Wednesday, November 9, 2011

Centering Template for Cutting Shapes from Digi Stamps on Cricut

I was dealing with the challenge of positioning digi-stamp images when I came up with this solution.

I like to create cards and more with my cutting machine. I have a Cricut Expression and it allows for centering an image inside a shape. But what if I have several images on one sheet of cardstock? I would have to pre-trim items and centering exactly often required several trial and errors. So I developed this Centering Template - it also allows me to quickly and easily measure images so I can also be sure the image will fit inside the shape, as well as perfectly centered.

I've given the tutorial here as a set of images. Just click on the image to enlarge for directions.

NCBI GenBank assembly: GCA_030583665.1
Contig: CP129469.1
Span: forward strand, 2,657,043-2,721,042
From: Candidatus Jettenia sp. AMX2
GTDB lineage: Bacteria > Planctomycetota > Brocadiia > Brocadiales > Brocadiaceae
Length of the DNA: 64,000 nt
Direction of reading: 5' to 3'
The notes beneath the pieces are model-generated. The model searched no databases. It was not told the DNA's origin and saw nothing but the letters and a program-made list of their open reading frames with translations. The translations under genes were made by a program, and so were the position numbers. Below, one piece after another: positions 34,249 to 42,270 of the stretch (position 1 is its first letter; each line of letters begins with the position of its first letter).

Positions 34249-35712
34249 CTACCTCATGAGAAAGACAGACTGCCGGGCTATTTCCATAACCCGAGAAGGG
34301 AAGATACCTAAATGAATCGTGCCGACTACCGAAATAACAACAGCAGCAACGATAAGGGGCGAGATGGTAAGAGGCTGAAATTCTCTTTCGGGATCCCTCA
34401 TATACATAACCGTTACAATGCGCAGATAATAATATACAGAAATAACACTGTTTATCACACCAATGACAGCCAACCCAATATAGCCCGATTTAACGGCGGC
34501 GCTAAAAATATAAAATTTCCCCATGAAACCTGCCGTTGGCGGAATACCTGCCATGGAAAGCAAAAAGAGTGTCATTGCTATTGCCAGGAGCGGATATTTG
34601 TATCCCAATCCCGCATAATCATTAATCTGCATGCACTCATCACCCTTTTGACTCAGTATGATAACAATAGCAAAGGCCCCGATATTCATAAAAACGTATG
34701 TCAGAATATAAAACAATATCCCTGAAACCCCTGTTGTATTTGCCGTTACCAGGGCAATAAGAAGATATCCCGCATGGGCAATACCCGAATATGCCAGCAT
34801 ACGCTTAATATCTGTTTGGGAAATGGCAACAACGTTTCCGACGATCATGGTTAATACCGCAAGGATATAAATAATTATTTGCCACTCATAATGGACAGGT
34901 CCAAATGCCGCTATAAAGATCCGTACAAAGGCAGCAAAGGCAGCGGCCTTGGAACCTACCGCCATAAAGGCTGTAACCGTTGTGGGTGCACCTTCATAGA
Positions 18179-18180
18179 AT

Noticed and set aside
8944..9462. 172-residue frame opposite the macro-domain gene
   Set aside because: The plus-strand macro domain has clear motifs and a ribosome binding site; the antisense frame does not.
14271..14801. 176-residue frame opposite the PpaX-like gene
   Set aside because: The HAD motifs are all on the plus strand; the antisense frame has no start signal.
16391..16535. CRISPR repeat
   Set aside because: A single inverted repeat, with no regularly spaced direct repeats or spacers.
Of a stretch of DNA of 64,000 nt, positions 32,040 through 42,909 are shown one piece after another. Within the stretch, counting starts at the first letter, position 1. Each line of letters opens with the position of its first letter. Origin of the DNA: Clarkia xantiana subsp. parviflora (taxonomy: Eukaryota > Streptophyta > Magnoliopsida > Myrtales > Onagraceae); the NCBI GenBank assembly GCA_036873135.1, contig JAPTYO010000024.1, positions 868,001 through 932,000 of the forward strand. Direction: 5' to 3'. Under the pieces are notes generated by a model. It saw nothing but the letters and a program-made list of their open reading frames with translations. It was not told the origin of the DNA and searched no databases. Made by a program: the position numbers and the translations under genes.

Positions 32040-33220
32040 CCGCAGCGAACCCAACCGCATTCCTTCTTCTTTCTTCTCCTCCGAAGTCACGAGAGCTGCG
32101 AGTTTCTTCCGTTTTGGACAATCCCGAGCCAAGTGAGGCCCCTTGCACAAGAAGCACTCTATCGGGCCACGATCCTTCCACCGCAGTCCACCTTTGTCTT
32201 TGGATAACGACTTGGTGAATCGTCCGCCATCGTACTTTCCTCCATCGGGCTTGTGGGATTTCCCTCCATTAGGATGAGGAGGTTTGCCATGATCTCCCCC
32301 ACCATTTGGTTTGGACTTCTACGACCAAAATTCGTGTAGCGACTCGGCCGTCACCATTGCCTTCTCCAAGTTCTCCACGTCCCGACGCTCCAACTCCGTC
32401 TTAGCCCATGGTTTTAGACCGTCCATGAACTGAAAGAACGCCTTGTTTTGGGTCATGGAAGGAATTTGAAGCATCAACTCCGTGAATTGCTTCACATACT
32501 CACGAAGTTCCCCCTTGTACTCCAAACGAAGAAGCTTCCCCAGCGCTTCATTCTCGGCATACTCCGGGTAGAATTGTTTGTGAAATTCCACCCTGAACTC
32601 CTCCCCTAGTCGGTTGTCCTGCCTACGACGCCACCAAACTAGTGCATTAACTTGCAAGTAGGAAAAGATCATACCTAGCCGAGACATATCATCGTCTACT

Tuesday, November 8, 2011

Digi-stamps and Scrap Art Coming Soon!

A long time ago, before college and a lot of other major life changes...I designed art rubber stamps. I designed for several stamp companies, and was a published crafts designer and artist. Anna Banana Justice from West Virginia.

When I designed stamps and crafts projects, my greatest thrill was in seeing others use my images or ideas to create their own artwork. I kept the pages of published cards and more created by others using images I had created. Thank you notes and gifts from fans of my illustrations. I love creating artwork, but most of all, I like sharing it.